"I got my tattoo when I was 2 weeks pregnant and didn't have a clue I was! It's on my lower back and I was very worried about it getting distorted since it was new and being in a stretchy spot. I gained 50 pounds and luckily it's still perfect!" -Jess
If your tattoo is in the small of your back, it should not prevent you from getting an epidural. The ink from the tattoo is a permanent part of the dermis of the skin. The epidural needle passes through the epidermis, dermis and into an area near your spinal cord quite easily. You might want to consult with your doctor and anesthesiologist to see what they recommend if you have concerns.
It is not advisable to have any body decoration procedure that would involve breaking the skin while you are pregnant. This includes procedures like piercing, tattooing or scarification. Most studios have made it a policy not to perform tattoos or piercings on anyone pregnant or breastfeeding. When you get a tattoo or piercing, you face a small chance of an allergic reaction or an infection. It just isn't worth the risk when you can just wait a few extra months and then get the tattoo or piercing you desire.
Any invasive procedure normally involves a small risk of infection. If you are pregnant, this might adversely affect your baby. You also risk contracting a blood borne disease if the needles used are not properly sterilized or are contaminated in some way. Your body is changing and you have enough to worry about without the added worry of caring for a new piercing. It is better to have a piercing completely healed before becoming pregnant; otherwise it might not heal properly until after your baby is born.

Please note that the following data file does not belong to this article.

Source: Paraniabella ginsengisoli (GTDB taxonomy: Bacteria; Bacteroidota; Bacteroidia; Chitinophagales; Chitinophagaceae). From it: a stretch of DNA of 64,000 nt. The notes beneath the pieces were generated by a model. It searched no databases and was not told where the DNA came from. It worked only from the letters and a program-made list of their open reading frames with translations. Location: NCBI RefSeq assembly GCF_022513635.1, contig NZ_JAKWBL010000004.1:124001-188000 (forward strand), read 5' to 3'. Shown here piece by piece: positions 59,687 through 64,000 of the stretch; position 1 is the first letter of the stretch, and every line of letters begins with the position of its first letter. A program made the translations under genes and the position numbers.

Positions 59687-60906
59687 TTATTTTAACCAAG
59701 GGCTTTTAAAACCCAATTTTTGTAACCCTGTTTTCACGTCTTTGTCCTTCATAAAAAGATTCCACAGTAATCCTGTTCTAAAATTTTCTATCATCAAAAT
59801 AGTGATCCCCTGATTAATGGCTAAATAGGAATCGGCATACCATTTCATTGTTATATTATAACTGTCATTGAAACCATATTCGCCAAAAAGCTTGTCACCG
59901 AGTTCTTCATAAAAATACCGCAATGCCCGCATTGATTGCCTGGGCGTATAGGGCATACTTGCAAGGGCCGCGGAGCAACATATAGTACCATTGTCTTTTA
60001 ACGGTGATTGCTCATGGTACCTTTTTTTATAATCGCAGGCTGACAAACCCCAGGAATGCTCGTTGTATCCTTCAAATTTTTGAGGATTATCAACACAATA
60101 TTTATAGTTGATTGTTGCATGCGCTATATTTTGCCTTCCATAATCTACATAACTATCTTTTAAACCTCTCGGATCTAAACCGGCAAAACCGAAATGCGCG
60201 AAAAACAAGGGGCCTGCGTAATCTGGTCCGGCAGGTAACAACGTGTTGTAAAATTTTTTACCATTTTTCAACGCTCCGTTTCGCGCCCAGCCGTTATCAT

"I wouldn't recommend getting a tattoo while pregnant. All causes of infection are to be avoided during pregnancy, as your immune system does not work the way it normally does. Even minor infections should be treated promptly during pregnancy. Anything that could even potentially result in an infection in the blood is particularly to be avoided, so that would include getting a tattoo. Fortunately, pregnancy does not last very long, and waiting a few weeks or months is a very small price to pay to protect your child's health." -Cynthia Flynn, CNM
Being pregnant doesn't spell the end of your tattoos and piercings. If you take good care of your piercings during your pregnancy you will still have them afterward. Take precautions during labor and delivery to safeguard yourself and your baby -- you'd hate having your hood or clitoris tearing because the piercing got caught somewhere!
Similarly, when you want to get a tattoo, have it done in a place that won't stretch or have a simple design done. That way, the tattoo should remain relatively unharmed by stretch marks.
Above all, have procedures done before planning a pregnancy, or afterward. The risk of contracting an infection, which could possibly affect your baby, is not worth satisfying your desire to have a tattoo or piercing immediately.
If you have concerns or questions about tattoos or piercings, it's always best to talk to your doctor, healthcare provider or midwife.
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